A new study suggests children understand that positive thinking can help an individual feel better.
Such a finding could power parents to model optimism and show to their children how this behavior can improve emotions.
In the study, researchers looked at 90 mostly white children ages 5 to 10. The children listened to six illustrated stories in which two characters feel the same emotion after experiencing something positive (getting a new puppy), negative (spilling milk), or ambiguous (meeting a new teacher).
Following each experience, one character has a separate optimistic thought, framing the event in a positive light, and the other has a separate pessimistic thought, putting the event in a negative light. Investigators described the thoughts verbally, then asked the children to judge each character’s emotions and provide an explanation for those emotions.
Children as young as five predicted that people would feel better after thinking positive thoughts (than they would after thinking negative thoughts).
Moreover, the children showed the strongest insight about the influence of positive versus negative thoughts on emotions in ambiguous situations. And there was significant development in the children’s understanding about the emotion-feeling link as they grew older.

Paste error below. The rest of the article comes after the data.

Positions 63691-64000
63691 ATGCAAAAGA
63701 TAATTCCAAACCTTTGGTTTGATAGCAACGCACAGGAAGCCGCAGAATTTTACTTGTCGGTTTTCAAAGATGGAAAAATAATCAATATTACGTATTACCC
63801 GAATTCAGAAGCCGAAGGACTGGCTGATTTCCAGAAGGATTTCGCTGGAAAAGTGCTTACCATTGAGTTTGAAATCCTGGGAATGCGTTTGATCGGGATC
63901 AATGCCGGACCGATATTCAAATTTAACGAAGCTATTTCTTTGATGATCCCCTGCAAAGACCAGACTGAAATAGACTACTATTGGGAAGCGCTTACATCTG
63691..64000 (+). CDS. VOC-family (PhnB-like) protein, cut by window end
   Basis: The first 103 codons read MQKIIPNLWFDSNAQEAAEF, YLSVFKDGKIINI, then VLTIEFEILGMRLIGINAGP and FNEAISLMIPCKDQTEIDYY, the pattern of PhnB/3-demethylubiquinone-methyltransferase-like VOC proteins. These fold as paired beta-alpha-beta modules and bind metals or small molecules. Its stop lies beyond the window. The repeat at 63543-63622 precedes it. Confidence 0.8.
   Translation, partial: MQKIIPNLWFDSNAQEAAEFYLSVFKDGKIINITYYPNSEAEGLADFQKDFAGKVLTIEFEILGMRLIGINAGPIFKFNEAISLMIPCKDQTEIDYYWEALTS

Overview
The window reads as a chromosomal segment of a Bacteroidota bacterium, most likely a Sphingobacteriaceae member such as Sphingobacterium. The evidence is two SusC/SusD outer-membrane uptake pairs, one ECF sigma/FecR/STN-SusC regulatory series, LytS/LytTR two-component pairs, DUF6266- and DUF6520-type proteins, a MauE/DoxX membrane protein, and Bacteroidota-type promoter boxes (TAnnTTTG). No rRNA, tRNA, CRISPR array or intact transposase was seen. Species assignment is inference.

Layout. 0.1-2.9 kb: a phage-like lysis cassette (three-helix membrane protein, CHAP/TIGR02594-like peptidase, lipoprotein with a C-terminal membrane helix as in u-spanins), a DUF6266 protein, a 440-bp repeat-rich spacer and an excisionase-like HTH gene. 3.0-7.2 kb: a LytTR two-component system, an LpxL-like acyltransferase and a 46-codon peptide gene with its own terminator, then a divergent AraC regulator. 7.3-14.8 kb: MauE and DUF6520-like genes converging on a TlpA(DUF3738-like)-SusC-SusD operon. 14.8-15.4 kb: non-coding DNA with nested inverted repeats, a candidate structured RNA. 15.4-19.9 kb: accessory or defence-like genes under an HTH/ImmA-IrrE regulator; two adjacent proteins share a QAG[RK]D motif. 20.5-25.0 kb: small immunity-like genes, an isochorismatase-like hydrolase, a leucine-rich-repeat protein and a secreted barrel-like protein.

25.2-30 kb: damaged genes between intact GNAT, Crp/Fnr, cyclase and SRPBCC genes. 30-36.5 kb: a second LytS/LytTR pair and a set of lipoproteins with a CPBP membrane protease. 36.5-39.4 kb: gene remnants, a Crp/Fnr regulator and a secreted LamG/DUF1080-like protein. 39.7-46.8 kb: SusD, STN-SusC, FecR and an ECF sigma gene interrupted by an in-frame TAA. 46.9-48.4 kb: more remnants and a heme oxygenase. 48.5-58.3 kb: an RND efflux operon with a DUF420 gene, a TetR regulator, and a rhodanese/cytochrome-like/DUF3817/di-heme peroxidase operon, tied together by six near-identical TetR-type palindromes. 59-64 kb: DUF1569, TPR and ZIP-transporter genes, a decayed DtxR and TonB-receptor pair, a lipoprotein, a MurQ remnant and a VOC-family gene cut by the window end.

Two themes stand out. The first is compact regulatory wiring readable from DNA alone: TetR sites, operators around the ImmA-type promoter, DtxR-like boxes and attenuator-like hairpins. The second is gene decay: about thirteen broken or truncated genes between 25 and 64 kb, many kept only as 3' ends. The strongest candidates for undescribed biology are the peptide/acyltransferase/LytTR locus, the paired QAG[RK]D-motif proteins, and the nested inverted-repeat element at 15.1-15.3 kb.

The study also found that children (like adults) have difficulty understanding how positive thinking could boost someone’s spirits in situations that involved negative events—such as falling down and getting hurt.
In these coping situations, children’s levels of hope and optimism played a role in their ability to understand the power of positive thinking, but parents’ views on the topic played an even larger part.
“The strongest predictor of children’s knowledge about the benefits of positive thinking—besides age—was not the child’s own level of hope and optimism, but their parents’,” said study leader Christi Bamford, Ph.D.
The results point to parents’ role in helping children learn how to use positive thinking to feel better when things get tough, Bamford notes.
“In short, parents should consider modeling how to look on the bright side,” she said.
The study appears in the journal Child Development.